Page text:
US 5067784 A
A planar connector holder for optical fibers with a storage facility for coiled fiber, a mounting region at the front end region of the holder for connectors with an end of each connector facing forwardly. The holder has a connector guard to shield the forward facing ends of the connectors. The shield is located in front of the mounting region to define a space for other optical fibers to be connected to the forward facing ends of the connectors. Provision is made for limiting the minimum bend radius of fibers as they enter into this space and then laterally of the holder through an inlet to the space.
1. A planar connector holder for connecting a plurality of incoming optical fibers to outgoing optical fibers, the holder having:
a front end region and a rear end region;
a storage facility for the storage of a plurality of coiled lengths of fiber with the coils in the planes of the holder;
a mounting region for a plurality of optical connectors, the mounting region disposed at the front end region of the holder with the storage facility disposed between the mounting region and the rear end region of the holder with the mounting region comprising a plurality of connector mounting positions disposed in a series which extends from mounting position to mounting position along the front end region of the holder for location of connectors in the mounting positions with an end of each connector facing forwardly from the front end region of the holder;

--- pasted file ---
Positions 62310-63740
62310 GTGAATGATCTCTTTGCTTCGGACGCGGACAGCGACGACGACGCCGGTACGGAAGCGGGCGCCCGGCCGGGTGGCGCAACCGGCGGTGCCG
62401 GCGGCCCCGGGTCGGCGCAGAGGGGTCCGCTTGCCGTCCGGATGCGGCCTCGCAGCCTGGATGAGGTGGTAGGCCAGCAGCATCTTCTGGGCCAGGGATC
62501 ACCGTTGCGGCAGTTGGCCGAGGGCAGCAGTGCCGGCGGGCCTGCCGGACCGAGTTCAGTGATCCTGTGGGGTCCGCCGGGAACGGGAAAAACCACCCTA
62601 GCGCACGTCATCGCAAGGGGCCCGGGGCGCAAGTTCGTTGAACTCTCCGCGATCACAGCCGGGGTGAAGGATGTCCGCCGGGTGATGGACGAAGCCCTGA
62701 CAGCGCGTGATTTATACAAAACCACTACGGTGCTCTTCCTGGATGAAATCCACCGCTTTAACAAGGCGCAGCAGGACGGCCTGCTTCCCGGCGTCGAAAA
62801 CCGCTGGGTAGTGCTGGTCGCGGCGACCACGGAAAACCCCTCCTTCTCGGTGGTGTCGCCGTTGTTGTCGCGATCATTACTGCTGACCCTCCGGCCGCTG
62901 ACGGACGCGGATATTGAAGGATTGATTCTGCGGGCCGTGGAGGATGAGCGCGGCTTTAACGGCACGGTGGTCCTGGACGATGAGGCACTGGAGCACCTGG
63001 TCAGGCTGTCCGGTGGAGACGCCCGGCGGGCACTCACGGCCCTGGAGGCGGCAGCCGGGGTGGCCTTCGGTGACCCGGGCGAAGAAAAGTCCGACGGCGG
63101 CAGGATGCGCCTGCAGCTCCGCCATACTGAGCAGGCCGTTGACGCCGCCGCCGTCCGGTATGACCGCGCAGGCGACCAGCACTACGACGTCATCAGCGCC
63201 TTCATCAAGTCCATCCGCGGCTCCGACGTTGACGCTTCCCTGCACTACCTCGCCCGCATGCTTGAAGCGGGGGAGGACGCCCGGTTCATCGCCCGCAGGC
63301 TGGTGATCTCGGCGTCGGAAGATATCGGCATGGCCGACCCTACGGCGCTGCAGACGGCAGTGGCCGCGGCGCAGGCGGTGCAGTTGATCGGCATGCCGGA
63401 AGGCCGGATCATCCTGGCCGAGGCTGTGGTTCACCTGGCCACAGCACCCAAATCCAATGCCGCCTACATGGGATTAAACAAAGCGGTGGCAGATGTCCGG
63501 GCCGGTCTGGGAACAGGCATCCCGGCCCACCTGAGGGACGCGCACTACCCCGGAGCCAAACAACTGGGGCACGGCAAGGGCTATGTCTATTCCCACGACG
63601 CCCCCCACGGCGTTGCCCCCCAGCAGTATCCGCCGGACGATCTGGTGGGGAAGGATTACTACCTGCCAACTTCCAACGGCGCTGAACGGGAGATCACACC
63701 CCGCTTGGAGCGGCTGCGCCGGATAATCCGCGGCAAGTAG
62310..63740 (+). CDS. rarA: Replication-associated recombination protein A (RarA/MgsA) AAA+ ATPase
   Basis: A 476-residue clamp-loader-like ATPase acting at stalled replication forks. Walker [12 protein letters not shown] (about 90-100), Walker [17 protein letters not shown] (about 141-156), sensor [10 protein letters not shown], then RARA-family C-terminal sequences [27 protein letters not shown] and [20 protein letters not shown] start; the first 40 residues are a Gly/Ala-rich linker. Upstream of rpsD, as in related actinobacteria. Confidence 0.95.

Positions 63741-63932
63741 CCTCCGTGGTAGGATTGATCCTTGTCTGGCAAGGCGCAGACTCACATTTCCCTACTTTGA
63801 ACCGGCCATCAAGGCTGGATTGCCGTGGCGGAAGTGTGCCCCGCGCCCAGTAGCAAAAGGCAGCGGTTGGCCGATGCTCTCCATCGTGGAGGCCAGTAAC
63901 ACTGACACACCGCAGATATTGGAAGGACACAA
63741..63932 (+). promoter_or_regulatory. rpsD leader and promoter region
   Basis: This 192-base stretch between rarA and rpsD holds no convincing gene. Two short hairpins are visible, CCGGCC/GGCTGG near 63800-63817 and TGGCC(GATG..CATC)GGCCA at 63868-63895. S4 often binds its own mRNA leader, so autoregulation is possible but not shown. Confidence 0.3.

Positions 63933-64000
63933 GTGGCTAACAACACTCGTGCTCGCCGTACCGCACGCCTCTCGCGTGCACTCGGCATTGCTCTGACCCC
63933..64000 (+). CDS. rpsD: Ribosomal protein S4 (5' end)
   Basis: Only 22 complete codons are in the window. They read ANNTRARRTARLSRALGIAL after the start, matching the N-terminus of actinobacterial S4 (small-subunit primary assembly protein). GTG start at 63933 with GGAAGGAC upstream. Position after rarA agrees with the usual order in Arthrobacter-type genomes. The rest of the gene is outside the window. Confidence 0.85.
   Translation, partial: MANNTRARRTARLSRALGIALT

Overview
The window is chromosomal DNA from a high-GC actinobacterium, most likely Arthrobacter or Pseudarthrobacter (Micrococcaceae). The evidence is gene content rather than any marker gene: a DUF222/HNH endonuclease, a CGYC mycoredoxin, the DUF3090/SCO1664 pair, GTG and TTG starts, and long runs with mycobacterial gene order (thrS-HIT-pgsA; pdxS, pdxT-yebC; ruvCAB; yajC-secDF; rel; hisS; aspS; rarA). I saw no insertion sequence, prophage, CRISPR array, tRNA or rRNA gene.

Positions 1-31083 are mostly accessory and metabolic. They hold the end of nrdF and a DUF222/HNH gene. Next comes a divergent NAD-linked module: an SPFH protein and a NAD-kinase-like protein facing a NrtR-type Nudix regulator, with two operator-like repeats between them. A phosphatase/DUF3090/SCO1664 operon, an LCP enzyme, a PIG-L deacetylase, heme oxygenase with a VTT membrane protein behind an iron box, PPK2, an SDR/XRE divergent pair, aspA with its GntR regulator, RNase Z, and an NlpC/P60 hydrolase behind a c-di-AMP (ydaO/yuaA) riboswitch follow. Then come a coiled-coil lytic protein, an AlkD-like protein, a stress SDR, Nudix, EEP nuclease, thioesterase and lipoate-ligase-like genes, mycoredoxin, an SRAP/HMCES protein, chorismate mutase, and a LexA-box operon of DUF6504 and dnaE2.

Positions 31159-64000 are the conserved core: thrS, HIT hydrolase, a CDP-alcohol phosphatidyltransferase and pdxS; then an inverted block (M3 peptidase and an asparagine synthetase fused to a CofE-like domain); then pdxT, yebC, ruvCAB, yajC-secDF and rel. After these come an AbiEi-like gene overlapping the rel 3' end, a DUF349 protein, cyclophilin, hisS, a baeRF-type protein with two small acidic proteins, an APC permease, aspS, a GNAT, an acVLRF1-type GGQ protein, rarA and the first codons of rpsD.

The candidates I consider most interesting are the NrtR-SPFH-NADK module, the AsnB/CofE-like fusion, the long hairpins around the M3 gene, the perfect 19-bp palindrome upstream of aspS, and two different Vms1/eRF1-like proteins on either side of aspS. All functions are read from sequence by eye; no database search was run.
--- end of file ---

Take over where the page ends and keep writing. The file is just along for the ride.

a connector guard provided to shield the forward facing end of each connector while being disposed forwardly in front of the mounting region to provide a space between the guard and the mounting region for other optical fibers to extend to the forward facing ends of the connectors, an inlet at one side of the holder and forwardly of the mounting region for passage of said other optical fibers into said space;
and means for limiting the minimum bend radius of said other optical fibers as they extend in the space from the forward facing ends of the connectors and laterally of the holder through the inlet.